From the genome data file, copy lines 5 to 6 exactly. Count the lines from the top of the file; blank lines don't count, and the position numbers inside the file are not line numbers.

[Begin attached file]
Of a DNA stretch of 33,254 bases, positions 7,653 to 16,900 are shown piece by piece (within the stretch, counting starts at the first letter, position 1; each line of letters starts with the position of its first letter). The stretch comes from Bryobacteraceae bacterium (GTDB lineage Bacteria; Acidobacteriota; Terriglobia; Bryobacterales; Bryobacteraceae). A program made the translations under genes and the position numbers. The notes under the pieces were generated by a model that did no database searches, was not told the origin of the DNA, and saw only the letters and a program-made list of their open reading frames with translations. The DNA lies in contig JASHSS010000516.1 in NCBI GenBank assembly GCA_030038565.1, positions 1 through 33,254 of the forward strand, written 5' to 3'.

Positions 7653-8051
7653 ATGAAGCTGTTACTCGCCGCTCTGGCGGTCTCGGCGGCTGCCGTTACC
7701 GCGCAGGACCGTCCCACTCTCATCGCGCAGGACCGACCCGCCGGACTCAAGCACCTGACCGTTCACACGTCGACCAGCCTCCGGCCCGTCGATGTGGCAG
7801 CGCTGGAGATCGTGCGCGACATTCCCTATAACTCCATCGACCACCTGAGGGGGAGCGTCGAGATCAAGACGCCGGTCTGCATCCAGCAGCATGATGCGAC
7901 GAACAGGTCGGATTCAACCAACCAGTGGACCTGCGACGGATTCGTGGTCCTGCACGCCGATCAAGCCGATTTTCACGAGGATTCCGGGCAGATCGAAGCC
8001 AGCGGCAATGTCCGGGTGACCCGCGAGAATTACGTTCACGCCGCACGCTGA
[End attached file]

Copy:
7801 CGCTGGAGATCGTGCGCGACATTCCCTATAACTCCATCGACCACCTGAGGGGGAGCGTCGAGATCAAGACGCCGGTCTGCATCCAGCAGCATGATGCGAC
7901 GAACAGGTCGGATTCAACCAACCAGTGGACCTGCGACGGATTCGTGGTCCTGCACGCCGATCAAGCCGATTTTCACGAGGATTCCGGGCAGATCGAAGCC